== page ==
Kerry: “Addicted”—love it. There are worse things to be addicted to than democracy building. Miss LaTosha Brown, how about you? Your aha moment.
LaTosha Brown: It’s interesting. I am sitting here thinking about the question, and I don’t know if I have an answer of an aha moment in the sense that I think there have been several moments. I was led to the work because I love human beings. There’s been two things that have shaped who I am—this deep love for life and people, and then this keen sense of injustice. I never liked to see people use power against people who were powerless,
I keep telling people that my work is not about elections. It’s about, How are we going to restore or reclaim our humanity? And for me, voting is an expression of that. Every single human being should have a right to have some input on decisions made about their lives, and so I fundamentally believe that to the core of my being. I want the world to be better.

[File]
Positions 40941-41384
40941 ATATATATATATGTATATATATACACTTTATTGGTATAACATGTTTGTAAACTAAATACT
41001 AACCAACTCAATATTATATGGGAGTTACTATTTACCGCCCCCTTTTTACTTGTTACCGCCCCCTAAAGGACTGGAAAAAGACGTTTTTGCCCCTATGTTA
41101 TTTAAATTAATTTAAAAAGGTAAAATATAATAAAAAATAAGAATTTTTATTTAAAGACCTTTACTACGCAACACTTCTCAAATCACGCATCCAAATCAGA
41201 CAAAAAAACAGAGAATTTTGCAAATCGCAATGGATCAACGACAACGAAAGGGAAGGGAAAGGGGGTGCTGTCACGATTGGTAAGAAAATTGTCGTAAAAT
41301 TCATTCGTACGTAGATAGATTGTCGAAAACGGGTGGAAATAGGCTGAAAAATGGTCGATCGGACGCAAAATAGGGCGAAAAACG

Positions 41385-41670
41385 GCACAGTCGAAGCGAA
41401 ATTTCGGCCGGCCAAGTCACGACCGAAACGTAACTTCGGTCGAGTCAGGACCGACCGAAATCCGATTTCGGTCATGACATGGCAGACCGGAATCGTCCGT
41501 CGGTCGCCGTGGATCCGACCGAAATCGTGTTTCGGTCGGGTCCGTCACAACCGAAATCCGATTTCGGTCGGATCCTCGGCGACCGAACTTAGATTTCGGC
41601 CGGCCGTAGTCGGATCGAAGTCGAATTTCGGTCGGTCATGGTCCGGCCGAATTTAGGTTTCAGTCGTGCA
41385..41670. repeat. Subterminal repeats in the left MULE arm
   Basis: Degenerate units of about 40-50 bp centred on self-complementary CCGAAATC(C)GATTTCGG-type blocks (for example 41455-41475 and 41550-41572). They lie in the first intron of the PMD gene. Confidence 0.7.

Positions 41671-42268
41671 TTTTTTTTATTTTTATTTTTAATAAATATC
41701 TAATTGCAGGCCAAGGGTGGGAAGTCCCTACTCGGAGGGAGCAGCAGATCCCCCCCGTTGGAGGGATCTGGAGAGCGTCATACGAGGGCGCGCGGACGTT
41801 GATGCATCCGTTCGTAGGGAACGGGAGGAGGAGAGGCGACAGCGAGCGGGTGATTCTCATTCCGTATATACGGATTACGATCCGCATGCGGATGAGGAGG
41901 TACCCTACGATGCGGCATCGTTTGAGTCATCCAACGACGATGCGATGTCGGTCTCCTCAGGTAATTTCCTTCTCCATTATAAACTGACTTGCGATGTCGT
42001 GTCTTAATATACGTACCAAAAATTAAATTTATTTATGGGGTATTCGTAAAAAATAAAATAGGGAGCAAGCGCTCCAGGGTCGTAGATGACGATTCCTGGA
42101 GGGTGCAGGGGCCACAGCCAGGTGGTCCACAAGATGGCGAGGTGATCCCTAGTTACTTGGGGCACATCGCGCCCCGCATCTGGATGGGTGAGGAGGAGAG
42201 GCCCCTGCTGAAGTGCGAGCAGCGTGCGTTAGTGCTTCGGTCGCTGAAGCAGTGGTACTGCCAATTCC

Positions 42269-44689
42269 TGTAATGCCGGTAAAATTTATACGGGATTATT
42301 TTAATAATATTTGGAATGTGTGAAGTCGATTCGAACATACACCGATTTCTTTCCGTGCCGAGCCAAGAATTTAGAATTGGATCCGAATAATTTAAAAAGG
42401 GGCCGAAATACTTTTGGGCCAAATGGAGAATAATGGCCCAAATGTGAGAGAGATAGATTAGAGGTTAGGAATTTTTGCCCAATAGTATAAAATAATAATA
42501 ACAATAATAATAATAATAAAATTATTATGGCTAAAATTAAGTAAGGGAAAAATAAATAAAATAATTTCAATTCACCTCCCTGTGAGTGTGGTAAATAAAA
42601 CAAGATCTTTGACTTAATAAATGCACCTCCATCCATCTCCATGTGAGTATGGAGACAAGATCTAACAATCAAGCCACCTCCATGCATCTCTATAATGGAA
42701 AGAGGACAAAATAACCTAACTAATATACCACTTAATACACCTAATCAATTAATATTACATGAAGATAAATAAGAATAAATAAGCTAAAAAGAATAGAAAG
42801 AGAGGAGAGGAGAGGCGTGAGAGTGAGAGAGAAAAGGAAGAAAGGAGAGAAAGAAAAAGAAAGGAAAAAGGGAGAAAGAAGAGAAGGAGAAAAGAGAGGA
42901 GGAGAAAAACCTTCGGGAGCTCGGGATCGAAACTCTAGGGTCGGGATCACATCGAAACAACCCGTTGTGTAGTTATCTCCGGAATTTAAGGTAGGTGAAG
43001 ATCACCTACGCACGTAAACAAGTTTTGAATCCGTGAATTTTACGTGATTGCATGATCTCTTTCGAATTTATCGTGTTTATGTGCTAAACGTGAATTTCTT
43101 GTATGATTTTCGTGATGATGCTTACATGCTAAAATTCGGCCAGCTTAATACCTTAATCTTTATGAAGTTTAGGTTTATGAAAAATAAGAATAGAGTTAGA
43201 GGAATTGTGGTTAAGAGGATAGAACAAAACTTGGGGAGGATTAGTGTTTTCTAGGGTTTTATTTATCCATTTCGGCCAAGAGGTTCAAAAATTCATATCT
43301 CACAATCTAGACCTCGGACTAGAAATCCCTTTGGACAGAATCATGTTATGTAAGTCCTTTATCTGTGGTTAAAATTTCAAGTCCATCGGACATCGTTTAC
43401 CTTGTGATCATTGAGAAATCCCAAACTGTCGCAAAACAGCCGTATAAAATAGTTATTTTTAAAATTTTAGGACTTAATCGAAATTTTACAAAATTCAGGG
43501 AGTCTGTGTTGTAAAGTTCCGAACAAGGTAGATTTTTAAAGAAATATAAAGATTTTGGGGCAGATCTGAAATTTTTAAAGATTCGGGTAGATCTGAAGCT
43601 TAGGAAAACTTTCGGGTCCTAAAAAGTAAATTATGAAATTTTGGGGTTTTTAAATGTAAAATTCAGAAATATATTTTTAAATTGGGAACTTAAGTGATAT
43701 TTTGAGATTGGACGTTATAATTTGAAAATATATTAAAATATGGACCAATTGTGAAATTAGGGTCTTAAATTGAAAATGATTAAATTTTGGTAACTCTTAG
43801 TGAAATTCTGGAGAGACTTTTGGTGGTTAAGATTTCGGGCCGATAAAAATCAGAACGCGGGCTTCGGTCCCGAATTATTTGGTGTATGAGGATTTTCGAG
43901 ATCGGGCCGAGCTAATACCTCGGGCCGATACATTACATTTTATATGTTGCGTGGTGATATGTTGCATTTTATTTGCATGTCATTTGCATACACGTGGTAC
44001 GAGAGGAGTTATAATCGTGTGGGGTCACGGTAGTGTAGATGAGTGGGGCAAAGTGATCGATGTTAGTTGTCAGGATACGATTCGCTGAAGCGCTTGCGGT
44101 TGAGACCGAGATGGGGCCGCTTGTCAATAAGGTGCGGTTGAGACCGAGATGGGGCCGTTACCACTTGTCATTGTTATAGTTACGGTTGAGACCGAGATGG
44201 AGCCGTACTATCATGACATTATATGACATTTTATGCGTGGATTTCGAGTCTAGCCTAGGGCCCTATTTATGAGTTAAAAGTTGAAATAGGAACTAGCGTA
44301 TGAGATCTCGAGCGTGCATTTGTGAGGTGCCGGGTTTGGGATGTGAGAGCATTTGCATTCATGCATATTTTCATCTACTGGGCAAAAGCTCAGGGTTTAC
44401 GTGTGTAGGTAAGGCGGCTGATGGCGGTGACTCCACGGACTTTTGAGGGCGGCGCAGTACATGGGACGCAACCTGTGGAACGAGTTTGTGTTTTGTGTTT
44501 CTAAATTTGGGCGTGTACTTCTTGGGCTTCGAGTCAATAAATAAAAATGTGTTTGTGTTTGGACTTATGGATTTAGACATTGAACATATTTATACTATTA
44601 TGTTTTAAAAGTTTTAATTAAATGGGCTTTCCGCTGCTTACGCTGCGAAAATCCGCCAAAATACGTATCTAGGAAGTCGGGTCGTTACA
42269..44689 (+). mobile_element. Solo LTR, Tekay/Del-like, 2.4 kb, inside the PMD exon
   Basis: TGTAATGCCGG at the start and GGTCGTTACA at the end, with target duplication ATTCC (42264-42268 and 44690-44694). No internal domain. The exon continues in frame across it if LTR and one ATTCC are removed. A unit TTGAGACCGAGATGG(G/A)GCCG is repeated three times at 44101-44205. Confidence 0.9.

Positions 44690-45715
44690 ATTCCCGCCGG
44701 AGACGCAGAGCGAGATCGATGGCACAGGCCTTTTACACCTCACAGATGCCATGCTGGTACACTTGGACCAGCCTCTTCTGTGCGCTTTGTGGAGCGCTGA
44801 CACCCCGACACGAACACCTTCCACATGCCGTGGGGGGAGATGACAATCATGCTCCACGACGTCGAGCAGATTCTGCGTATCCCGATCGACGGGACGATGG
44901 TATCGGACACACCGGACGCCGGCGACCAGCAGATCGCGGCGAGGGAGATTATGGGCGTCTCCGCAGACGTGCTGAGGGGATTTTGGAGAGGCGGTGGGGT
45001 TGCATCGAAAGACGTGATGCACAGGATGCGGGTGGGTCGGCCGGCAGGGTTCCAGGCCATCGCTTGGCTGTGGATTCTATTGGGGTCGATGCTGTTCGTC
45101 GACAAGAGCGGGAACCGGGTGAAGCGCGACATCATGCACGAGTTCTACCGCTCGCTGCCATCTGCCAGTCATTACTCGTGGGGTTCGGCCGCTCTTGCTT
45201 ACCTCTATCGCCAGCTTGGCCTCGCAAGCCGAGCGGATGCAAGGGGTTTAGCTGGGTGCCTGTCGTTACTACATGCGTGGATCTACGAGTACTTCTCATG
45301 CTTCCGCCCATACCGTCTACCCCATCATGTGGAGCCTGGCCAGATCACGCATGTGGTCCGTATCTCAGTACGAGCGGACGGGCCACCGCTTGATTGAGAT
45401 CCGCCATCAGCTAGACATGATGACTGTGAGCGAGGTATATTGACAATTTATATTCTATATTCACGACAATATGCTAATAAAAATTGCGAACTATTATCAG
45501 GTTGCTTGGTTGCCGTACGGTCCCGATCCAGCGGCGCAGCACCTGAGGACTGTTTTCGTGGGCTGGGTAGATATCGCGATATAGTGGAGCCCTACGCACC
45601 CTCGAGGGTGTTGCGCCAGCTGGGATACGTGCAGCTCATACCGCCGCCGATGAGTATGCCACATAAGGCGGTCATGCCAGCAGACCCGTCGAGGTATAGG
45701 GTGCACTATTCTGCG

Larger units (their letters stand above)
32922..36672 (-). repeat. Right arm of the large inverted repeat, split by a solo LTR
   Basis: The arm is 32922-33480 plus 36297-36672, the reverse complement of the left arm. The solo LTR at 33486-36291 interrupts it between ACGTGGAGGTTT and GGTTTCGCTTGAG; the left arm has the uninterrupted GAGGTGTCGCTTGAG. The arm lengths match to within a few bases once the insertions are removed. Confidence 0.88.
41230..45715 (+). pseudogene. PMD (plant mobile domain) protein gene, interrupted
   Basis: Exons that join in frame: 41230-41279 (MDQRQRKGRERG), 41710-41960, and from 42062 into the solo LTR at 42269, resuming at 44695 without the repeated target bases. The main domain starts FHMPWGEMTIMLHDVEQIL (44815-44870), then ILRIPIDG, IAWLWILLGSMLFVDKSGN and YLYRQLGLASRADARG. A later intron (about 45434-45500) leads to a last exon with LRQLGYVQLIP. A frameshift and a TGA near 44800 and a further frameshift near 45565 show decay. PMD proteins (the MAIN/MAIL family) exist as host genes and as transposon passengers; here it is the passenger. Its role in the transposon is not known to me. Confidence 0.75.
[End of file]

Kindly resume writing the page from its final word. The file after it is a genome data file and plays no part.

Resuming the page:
Kerry: You’re not going to have me crying today.
Nsé: I love it.
Kerry: Nsé, what about you?
Nsé: Like LaTosha, I feel like I was always a precocious kid that felt things very deeply and had a strong sense of “This is not right.” I didn’t know if I could do anything about it, but you going to hear me say something because I don’t like what I’m seeing!
Listen, I’m an immigrant kid from a working-class family; [the daughter of] a single parent from Nigeria. They don’t play any kind of games. My junior year of college, I got my first D in organic chemistry, and I was pre-med. I was like, “All right, so I’m about to be murdered.” I didn’t feel like I had a lot of career options, but the truth was I did. It was the summer of 2001. I had pledged a sorority. I had got a little boyfriend. And I had hustled an internship at CNN for the summer. [The network was] covering the World Conference Against Racism, and so I spent the summer in Durban, South Africa. I met so many lawyers who did not practice law. There were communicators, there were fundraisers, there were graphic designers. It felt like, “Oh, this might be something that I could do where I could satisfy my family, but also get paid or figure out a way to feed myself to do the work that I care about deeply; the democracy work that I care about, the justice work that I care about.”
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